ZHANG et al: LAMBERT-EATON MYASTHENIC SYNDROME WITH SMALL-CELL LUNG CANCER
Figure 1. Repetitive nerve stimulation test. EDB, extensor digitorum brevis; AHB, abductor hallucis brevis; APB, abductor pollicis brevis; ADM, abductor digiti minimi.
Figure 2. Ultrasound of the right cervical lymph nodes (arrow).
limbs. The patient stated that his proximal limbs were so weak that he could not stand unaided, and that he had lost the ability to live independently. The patient did not report any diurnal variation of weakness and had never experienced persistent cough or hemoptysis. The patient had smoked one pack of cigarettes a day for 50 years. The family history was unremarkable. A neurological examination revealed proximal muscle weakness and absence of deep tendon reflexes. The cranial nerve, cerebellar and sensory functions were all normal. The laboratory tests revealed hyponatremia and hypochloremia. The electromyogram suggested neurogenic damage (Bilateral abductor muscle and peroneus longus, potential loss of the median nerve, the common peroneal nerve, and mild slowing of the motor conduction velocity of the tibial nerve). A repetitive nerve stimulation test performed on the right median nerve revealed a decremental response to the electrical stimulation.
An experiment with neostigmine supported the presence of postsynaptic membrane lesions. Repeated nerve stimulation of 7 Hz lead to an increased response, whereas repeated nerve stimulation of 15 Hz was associated with decreased response (Fig. 1). The findings of magnetic resonance imaging scans of the brain and lumbar vertebra were normal. The preliminary diagnosis of the patient's condition was MG. However, treatment with hypertonic saline and fluid restriction, as well as low‑dose corticosteroid therapy for MG, did not improve the symptoms. After referring to several studies in the literature (6‑8), LEMS was taken into consideration. The levels of tumor markers, including carcinoembryonic antigen and neuron‑specific enolase, were found to be abnormal. An ultrasound of the superficial lymph nodes identified an enlarged lymph node in the right cervical region, sized 1.5x0.9 cm (Fig. 2). Chest computed tomography (CT) images revealed a 1.6‑cm mass in the superior lobe of the right lung, associated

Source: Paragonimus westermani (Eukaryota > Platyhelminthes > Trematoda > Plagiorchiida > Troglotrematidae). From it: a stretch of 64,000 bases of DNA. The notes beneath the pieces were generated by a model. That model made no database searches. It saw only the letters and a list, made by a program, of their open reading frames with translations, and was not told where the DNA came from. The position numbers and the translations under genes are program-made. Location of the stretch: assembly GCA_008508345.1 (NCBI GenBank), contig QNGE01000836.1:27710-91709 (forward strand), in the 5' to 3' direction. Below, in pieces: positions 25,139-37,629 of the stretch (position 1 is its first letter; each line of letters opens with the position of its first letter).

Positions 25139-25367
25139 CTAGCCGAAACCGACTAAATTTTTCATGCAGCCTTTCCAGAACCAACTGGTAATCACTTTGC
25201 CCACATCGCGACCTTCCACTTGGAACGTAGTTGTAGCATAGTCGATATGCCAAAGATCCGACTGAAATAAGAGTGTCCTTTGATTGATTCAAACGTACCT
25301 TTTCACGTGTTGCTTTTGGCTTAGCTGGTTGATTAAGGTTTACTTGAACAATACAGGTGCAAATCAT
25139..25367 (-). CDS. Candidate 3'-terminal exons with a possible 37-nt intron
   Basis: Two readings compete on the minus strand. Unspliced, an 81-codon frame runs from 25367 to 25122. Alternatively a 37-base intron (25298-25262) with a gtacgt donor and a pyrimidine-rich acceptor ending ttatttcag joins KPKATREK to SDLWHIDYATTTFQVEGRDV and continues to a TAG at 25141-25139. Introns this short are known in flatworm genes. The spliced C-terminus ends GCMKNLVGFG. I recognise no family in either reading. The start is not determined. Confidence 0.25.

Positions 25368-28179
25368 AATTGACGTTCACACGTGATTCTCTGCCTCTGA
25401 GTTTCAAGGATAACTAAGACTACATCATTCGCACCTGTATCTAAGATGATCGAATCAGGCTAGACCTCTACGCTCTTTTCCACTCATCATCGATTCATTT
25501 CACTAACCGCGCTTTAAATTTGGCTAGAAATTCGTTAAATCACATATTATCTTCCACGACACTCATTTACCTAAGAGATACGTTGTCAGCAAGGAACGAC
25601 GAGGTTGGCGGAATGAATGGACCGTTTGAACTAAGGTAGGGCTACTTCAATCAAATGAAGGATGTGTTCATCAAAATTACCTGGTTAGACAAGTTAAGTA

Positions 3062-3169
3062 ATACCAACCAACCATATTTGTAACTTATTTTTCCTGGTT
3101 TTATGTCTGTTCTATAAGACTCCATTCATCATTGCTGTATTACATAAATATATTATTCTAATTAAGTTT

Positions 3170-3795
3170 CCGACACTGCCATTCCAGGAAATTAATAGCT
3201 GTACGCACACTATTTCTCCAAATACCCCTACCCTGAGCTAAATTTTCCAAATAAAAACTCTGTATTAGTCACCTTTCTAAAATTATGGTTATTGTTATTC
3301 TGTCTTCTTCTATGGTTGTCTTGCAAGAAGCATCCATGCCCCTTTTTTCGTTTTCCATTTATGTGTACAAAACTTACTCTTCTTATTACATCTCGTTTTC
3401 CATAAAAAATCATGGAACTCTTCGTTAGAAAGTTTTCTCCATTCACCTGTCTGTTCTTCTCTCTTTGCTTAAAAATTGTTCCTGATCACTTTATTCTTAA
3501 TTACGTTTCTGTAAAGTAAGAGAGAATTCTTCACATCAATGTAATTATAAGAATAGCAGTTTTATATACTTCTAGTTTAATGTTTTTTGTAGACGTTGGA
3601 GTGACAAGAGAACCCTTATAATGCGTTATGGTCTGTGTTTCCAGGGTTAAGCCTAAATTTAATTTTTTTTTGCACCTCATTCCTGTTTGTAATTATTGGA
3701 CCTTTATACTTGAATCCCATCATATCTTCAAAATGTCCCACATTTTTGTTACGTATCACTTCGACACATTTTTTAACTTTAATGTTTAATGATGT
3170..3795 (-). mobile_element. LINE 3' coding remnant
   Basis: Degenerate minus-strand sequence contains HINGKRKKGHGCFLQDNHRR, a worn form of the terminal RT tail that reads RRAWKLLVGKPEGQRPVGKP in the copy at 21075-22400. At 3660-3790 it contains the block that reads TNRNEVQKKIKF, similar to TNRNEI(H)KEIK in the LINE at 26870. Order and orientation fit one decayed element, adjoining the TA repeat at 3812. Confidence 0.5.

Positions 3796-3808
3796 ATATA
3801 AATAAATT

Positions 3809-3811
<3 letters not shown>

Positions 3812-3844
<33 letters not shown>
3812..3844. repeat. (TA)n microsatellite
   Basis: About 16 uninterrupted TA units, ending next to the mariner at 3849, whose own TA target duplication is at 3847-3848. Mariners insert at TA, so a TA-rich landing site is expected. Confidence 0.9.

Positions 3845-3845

ONCOLOGY LETTERS 10: 1339-1342
Figure 3. Computed tomography (CT) images. The initial chest CT revealed a mass of ~1.6 cm located in the right lung (arrow).
Figure 5. Computed tomography (CT) images. Chest CT images following (A) two and (B) six cycles of rescue chemotherapy.
patient is currently followed up and remains recurrence‑ and metastasis‑free. Figure 4. Histopathological examination of the cervical lymph node biopsy specimen, confirming the diagnosis of small-cell lung cancer (arrow) (hematoxylin and eosin staining, magnification x100).
with a small amount of pleural effusion (Fig. 3). A right cervical lymph node biopsy was conducted; on pathological immunohistochemical examination, the lesion was found to be positive for epithelial membrane antigen (+), CD56 (+), thyroid transcription factor‑1 (+), creatine phosphokinase (+) and Ki67 (+++) and negative for synaptophysin and leukocyte common antigen. Combined with the findings of the histopathological analysis (hematoxylin and eosin staining; Fig. 4), the diagnosis was eventually confirmed as SCLC combined with LEMS. In accordance with the National Comprehensive Cancer Network guidelines, the patient was administered etoposide and cisplatin (EP) chemotherapy. After two cycles of EP, the patient exhibited a noticeable improvement in muscular strength (Fig. 5A), was able to walk without assistance, and his ability to live independently was restored. After six cycles of chemotherapy, the primary malignancy disappeared (Fig. 5B) and the sodium and chloride levels returned to normal. The response was evaluated as complete, according to the Response Evaluation Criteria in Solid Tumors 1.0. The